When I purchased many of my travel items I did consider weight and volume. My tent, sleeping bag, and air mattress fall into that category. My bicycle is what it is: a heavy steel frame with fenders and steel pannier racks. I didn’t revisit any of those past decisions since they had worked in the past during several long tours.
After a night in Pittsburgh I was on the road to my first camp at the Uniontown KOA near Connellsville, PA (60 miles). Out of Pittsburgh the trail follows the Monongahela River and in McKeesport the trail joins the Youghiogheny River. The Youghiogheny especially offers many pleasant views and the trail is close to the river.
As I approached Connellsville, I found a small trailside stand that offered refreshments. It had ice cream, frozen confections, and cold drinks. The refreshments were available outdoors beneath what turned out to be a guest house supported by posts. The owner, Jeff, came out and we talked.
The guest house and refreshment stand were built next to his house. The house had been a railroad station on the GAP, later turned into a church, and most recently into a home owned by his parents. He has been there since the mid-1980s. He and his wife Lisa call the place The South Yard Depot. I lingered for about thirty minutes before heading back to the trail.
My first camp tested my eating strategy. Most of my breakfasts and dinners were at camp. The first dinner was typical. I ate an avocado, a wrap made with a flour tortilla and hard salami, and some Babybel cheese. Breakfast was orange juice, a peanut butter and honey flour tortilla wrap, and some kind of Starbucks canned drink for my caffeine hit. I replenished the orange juice and Starbucks drink each day when I had an opportunity to stop at a convenience store.
I drank water on the go every ten minutes or so. Every hour I stopped for carbs and ate between 300 and 400 calories at each of those stops. During those stops I varied my intake among beef jerky, Nutter Butter cookies, Fig Newtons, and dried fruit such as pitted dates. I also tried to have a bottle of chocolate milk with me and sometimes that would be good for as many as two stops. If I happened to be at a location that had a food shop of some kind, I would get an ice cream and replenish my cookie and water supply.
My second day was Connellsville to Rockwood (52 miles). Ohiopyle is a nice stop on that leg. There is a little country store and restaurant just off the trail. The town is a tourist attraction during normal times. I rested a while with a snack at the historic railroad station on the trail.
At the town of Confluence, the trail leaves the Youghiogheny and begins to follow the Casselman River. The trail becomes a little tedious at that point because the Casselman is not as accessible as the Youghiogheny. The trees and the trail all look the same without the visual and audible relief that can be provided by a running river.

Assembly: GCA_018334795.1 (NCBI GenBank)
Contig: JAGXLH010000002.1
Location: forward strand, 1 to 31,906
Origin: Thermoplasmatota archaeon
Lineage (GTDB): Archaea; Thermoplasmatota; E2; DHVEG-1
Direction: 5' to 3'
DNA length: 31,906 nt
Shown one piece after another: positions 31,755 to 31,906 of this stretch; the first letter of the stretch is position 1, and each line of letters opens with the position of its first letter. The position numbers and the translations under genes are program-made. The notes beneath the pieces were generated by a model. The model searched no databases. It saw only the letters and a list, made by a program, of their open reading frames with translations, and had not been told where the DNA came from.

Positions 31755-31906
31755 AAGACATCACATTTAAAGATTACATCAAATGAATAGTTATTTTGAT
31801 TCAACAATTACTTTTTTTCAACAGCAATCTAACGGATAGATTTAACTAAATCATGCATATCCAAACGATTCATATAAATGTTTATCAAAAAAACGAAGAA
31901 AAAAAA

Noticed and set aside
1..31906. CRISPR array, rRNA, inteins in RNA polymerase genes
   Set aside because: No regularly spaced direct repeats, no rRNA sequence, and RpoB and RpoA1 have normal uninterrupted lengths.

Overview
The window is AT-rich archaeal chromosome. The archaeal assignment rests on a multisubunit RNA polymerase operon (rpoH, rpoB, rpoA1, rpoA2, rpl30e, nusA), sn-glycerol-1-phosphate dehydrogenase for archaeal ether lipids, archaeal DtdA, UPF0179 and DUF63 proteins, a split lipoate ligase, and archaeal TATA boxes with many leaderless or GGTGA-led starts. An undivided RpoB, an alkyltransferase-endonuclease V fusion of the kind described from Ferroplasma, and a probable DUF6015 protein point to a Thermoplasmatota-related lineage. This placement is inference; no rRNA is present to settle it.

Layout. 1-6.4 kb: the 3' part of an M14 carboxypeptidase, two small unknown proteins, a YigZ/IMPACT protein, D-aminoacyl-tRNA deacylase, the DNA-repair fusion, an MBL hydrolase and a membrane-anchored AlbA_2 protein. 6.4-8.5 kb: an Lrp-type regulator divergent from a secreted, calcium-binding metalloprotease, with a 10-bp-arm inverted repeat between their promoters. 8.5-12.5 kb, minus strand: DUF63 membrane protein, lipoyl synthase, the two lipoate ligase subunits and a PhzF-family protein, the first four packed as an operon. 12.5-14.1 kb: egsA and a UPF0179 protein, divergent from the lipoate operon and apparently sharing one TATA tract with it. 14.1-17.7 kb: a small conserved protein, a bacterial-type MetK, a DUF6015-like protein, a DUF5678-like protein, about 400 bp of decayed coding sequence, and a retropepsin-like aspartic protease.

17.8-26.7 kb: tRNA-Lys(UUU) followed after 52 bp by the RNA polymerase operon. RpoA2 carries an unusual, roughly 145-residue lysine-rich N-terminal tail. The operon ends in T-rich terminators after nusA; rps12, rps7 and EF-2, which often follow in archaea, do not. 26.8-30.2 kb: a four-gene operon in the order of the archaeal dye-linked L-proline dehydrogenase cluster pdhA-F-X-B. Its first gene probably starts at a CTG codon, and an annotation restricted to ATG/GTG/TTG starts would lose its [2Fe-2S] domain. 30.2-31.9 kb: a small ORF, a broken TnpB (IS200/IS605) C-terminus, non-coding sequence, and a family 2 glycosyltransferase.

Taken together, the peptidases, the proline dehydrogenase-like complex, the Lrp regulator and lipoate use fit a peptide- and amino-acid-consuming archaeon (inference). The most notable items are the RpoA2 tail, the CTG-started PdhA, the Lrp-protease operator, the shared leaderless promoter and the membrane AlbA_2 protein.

The weather was threatening most of the day and a few raindrops fell at times. Closer to Rockwood, however, it began to pour. I anticipated the rain and pulled my rain jacket out of one of my panniers. The rain jacket produced the usual result of causing me to get wet from the inside out from sweat.
When I arrived at the Husky Haven Campground in Rockwood my initial gambit was to try to get into the guest house. I thought that I would have a better chance of drying things out and get the sleeping comfort of a bed. That did not happen because the guest house had been occupied the night before and COVID-19 rules made it necessary to have it empty for a day before allowing another person to stay there. Husband and wife bicycle tourists had another problem: they needed to charge their e-bikes. I stayed at the Husky Haven tent site along with at least five other bicycle tourists. It rained that night, but cleared by morning. I was headed to my hotel in Cumberland and would be able to dry things there.
I headed to Cumberland (44 miles) after having a sandwich at the gas station in Rockwood. The Salisbury Viaduct and the Savage Tunnel are my favorite features on this leg of the trip. The viaduct was built in 1912, decommissioned in 1975, and repurposed as a hiking and biking trail in 1998. Just over the viaduct I like to stop at the historic railroad station in Meyersdale and it happens to be about the right timing for a snack stop. The Savage Tunnel was also built in 1912 and is just over a half mile long. Just past the Savage Tunnel there is an overlook with a beautiful view from high above the countryside and it is another good place for a refreshment stop.
In Cumberland I stayed at the Fairfield Inn. The hotel is a favorite among bicycle tourists because it is right on the trail where the GAP ends and the C&O begins. The hotel also found a way to serve the complimentary breakfast, working with COVID-19 restrictions.
From Cumberland to DC on the C&O, the character and quality of the trail changes significantly. Much of the C&O trail is very rough due to protruding rocks, tree roots, and muddy ruts. I think that those conditions bother me more than others because I have two bad shoulders. The constant jarring, even with the dampening load of the panniers, causes fatigue and some pain for me. The portion of the trail from Shepherdstown to White’s Ferry has been resurfaced and is a joy to ride. My average speed on that segment was much higher than on other sections of the trail and I was much more comfortable in the saddle. Most of the remainder of the trail is badly in need of resurfacing.
The leg of the trip from Cumberland to Little Orleans (47 miles) follows the Potomac closely until you get to the Paw Paw Tunnel. The tunnel famously almost bankrupted the canal company because it took fourteen years to build, opening in 1850. It is a marvel of ingenuity and persistence, nearly a half mile long, build totally using hand labor, and lined with millions of bricks.
The Little Orleans Campground was my first overnight on the C&O. It is reasonably close to the trail, but up a steep incline. It is difficult to ascend even on an unloaded bicycle. I pushed my loaded bike up the hill and sometimes resorted to zig-zagging to reduce the slope.